This post continues my series of tips, or things to consider, for workers with unpaid wages.
Tip #8 is this: Being Paid on Salary Basis Does Not (By Itself) Exclude You From Overtime Pay.
There is a common myth among workers that if a worker is paid on a salaried basis, then the worker is not entitled to overtime (1.5x regular pay for hours over 40 hours per week), end of story.
Please know that being paid a salary does NOT itself disqualify ("exempt") a worker from overtime. Paying a worker a salary is one criterion of multiple criteria that must be present for an employer to avoid overtime obligations to that worker. Thus, for any salaried worker, additional criteria must also be present before that salaried worker can be overtime-exempt under the law.
On this website, the Department of Labor describes common exemptions for overtime coverage under the federal wage law, the Fair Labor Standards Act. The website describes the criteria (salary pay of at least $455/week PLUS other listed criteria) that must be met before an employer can legally exclude a worker from overtime pay under one of the detailed exemption types.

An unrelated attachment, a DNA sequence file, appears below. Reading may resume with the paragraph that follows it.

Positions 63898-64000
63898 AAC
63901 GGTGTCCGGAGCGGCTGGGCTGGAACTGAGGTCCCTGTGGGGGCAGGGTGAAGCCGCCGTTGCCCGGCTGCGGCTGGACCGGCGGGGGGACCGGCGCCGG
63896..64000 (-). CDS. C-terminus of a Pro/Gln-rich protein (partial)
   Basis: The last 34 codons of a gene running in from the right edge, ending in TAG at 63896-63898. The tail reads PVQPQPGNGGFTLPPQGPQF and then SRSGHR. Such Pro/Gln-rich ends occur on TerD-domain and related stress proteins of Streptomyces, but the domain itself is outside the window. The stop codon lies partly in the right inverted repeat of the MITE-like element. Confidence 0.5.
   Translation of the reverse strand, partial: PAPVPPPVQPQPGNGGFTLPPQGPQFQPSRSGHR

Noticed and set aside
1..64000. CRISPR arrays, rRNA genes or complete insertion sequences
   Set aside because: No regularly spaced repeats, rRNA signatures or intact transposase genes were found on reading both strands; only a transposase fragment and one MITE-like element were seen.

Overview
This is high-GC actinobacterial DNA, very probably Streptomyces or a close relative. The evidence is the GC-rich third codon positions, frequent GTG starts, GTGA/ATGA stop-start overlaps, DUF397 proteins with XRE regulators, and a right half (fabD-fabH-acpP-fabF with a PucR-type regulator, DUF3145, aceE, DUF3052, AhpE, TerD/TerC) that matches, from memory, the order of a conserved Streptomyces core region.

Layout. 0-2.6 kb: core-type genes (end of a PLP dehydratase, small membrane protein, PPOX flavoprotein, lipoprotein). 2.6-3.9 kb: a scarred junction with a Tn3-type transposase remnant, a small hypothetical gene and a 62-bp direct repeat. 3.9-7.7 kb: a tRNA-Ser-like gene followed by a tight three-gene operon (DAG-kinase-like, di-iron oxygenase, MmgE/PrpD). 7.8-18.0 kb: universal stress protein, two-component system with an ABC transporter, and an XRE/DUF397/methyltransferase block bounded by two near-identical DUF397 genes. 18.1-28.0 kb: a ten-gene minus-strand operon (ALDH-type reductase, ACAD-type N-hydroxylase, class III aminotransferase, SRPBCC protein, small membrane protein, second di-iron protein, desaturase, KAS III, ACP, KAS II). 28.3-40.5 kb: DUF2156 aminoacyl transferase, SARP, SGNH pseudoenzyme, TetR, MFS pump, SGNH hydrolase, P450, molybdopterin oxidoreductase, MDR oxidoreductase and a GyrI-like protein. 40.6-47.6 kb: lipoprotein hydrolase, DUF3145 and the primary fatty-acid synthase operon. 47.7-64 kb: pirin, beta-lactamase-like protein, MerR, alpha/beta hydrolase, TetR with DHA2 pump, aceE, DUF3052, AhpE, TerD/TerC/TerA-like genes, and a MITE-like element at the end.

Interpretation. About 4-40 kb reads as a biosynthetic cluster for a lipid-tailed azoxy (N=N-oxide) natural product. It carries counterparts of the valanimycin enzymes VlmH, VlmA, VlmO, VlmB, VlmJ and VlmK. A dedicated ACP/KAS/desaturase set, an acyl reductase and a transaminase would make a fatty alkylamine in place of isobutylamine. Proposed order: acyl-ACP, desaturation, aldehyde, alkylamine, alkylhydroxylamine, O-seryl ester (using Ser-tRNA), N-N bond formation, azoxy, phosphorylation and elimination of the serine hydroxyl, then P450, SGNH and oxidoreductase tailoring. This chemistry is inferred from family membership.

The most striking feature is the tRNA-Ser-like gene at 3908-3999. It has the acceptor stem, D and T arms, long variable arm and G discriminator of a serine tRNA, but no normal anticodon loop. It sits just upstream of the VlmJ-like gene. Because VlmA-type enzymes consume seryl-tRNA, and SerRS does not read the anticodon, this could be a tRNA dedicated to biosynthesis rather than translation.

As you will see, the exemptions mostly depend on the job duties that the worker performs, and whether the nature of those duties (regardless of salary pay) are the type that make the worker overtime-exempt.
If you are a salaried worker who has reviewed these exemptions, you may not agree with your employer's classification of your job as overtime-exempt. Indeed, there are frequently lawsuits where workers and employers disagree about the employers' application of exemptions that the workers feel are inappropriate for their jobs and duties as actually worked.
If a worker simply (and wrongly) assumes that salary pay excludes him or her from overtime pay, then the worker may be overlooking other necessary exemption criteria that are not fulfilled, and overlooking a potentially valid legal claim for unpaid overtime.